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Academic grading in Canada varies by province, level of education (e.g., elementary, secondary, tertiary), by institution, and faculty. The following are commonly used conversions from percentage grades to letter grades, however, this is not necessarily meaningful, since there is not a uniform scheme for assigning percentage grades either.

Academic grading in Canada – 2023


See also: Education in Alberta

In Alberta, academic grading typically follows a scale of letter grades (A through D), sentences to describe how well one's performance is to the curricular tasks expected of them, and percentages which are typically reserved for high only percentages are used[clarification needed]. In francophone schools or CBE Schools, from kindergarten to grade 9 an alternative grading system is used instead of percentages and letter grades: numbers 1 through 4 are used (4 is excellent, 3 is good, 2 is average, and 1 is below average.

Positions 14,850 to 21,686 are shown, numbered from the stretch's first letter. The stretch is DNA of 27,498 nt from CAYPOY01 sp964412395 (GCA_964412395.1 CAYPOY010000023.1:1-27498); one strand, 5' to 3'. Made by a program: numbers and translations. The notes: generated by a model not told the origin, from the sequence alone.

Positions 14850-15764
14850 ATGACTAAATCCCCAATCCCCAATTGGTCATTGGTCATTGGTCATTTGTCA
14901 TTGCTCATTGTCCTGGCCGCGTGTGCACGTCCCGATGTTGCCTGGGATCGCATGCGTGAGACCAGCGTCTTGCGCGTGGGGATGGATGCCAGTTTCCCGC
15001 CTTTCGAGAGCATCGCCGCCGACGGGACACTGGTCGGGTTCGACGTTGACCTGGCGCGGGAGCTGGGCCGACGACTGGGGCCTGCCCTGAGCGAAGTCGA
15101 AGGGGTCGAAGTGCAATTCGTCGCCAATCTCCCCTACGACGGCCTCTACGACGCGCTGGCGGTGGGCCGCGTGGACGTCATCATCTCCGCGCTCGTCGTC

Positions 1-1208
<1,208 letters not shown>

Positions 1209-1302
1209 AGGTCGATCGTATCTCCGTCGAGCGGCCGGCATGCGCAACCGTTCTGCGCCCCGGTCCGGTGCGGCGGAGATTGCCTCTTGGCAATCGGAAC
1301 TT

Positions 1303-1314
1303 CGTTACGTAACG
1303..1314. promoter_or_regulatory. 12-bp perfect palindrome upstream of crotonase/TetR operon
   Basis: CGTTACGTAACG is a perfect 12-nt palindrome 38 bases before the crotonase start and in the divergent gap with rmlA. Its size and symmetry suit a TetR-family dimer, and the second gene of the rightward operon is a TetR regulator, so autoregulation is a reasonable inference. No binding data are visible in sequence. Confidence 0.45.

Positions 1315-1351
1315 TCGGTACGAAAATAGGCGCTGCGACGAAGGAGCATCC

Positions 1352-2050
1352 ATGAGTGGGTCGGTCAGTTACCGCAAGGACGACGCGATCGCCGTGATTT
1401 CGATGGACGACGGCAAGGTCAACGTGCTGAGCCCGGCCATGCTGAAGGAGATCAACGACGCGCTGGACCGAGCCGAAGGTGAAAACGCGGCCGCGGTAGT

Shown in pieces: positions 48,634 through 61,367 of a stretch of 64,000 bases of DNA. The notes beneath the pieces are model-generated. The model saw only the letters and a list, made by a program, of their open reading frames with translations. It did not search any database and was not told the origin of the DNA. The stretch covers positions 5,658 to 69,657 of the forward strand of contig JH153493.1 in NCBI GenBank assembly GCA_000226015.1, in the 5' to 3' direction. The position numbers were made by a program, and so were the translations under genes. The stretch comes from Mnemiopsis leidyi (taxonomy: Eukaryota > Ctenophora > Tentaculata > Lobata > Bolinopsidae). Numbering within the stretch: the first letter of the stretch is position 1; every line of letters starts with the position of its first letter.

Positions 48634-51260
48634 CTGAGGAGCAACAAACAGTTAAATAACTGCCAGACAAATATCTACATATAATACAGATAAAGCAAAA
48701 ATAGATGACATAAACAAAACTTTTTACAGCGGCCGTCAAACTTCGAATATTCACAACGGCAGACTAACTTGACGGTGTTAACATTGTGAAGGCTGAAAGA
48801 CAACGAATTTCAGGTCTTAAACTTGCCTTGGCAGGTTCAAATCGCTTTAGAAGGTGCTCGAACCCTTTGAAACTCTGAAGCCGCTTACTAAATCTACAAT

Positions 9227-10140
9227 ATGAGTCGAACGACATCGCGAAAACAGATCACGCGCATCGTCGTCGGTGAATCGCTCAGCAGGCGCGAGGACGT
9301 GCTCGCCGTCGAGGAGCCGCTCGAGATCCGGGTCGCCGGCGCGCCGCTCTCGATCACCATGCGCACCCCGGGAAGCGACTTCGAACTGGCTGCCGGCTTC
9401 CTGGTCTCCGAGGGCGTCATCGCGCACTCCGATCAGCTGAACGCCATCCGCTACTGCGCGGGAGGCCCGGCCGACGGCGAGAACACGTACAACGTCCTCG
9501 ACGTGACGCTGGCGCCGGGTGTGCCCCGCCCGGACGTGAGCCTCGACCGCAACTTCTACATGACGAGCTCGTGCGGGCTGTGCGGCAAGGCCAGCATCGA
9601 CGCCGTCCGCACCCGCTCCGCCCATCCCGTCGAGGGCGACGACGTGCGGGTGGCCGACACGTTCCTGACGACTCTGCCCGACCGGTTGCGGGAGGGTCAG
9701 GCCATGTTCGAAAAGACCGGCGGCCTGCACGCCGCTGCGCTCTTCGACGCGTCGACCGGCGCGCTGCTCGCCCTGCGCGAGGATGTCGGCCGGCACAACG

Note: not all schools utilize a +/− system when giving grades. Some just give the generic grade. Some give percentages.

Letter Percent
A+ 95–100%
A 87–94%
A− 80–86%
B+ 77–79%
B 72–76%
B− 70–71%
C+ 67–69%
C 63-66%
C- 60-62%
D+ 57–61%
D 54–56%
D− 50–53%


Level #4: 80–100% (student has demonstrated exemplary performance related to learning outcomes)

Level #3: 70–79% (student has demonstrated a proficient performance related to learning outcomes)

Level #2: 60–69% (student has demonstrated an adequate performance related to learning outcomes)